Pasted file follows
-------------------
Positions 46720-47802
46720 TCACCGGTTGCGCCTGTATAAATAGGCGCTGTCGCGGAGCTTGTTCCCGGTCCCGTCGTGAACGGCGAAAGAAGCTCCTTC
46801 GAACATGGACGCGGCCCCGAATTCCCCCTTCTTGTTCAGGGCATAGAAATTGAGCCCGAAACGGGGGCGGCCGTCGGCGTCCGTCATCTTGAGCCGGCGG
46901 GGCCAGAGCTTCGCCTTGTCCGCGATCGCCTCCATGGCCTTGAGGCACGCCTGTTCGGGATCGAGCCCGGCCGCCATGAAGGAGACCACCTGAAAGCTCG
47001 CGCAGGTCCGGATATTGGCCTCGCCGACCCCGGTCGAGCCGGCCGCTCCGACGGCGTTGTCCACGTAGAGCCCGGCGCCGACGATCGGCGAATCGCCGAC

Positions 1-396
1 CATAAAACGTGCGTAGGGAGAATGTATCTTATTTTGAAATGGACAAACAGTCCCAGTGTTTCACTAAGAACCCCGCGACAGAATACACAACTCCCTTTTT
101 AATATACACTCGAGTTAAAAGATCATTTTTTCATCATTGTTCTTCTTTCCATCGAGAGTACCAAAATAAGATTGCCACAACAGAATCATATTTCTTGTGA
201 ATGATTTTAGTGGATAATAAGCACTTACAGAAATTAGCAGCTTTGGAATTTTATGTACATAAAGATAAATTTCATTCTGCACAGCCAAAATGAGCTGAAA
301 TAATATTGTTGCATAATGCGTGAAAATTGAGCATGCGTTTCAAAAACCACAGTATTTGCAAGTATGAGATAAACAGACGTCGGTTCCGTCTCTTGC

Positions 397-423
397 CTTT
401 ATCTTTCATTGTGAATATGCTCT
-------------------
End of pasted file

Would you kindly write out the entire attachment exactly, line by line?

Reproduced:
Positions 46720-47802
46720 TCACCGGTTGCGCCTGTATAAATAGGCGCTGTCGCGGAGCTTGTTCCCGGTCCCGTCGTGAACGGCGAAAGAAGCTCCTTC
46801 GAACATGGACGCGGCCCCGAATTCCCCCTTCTTGTTCAGGGCATAGAAATTGAGCCCGAAACGGGGGCGGCCGTCGGCGTCCGTCATCTTGAGCCGGCGG
46901 GGCCAGAGCTTCGCCTTGTCCGCGATCGCCTCCATGGCCTTGAGGCACGCCTGTTCGGGATCGAGCCCGGCCGCCATGAAGGAGACCACCTGAAAGCTCG
47001 CGCAGGTCCGGATATTGGCCTCGCCGACCCCGGTCGAGCCGGCCGCTCCGACGGCGTTGTCCACGTAGAGCCCGGCGCCGACGATCGGCGAATCGCCGAC

Positions 1-396
1 CATAAAACGTGCGTAGGGAGAATGTATCTTATTTTGAAATGGACAAACAGTCCCAGTGTTTCACTAAGAACCCCGCGACAGAATACACAACTCCCTTTTT
101 AATATACACTCGAGTTAAAAGATCATTTTTTCATCATTGTTCTTCTTTCCATCGAGAGTACCAAAATAAGATTGCCACAACAGAATCATATTTCTTGTGA
201 ATGATTTTAGTGGATAATAAGCACTTACAGAAATTAGCAGCTTTGGAATTTTATGTACATAAAGATAAATTTCATTCTGCACAGCCAAAATGAGCTGAAA
301 TAATATTGTTGCATAATGCGTGAAAATTGAGCATGCGTTTCAAAAACCACAGTATTTGCAAGTATGAGATAAACAGACGTCGGTTCCGTCTCTTGC

Positions 397-423
397 CTTT
401 ATCTTTCATTGTGAATATGCTCT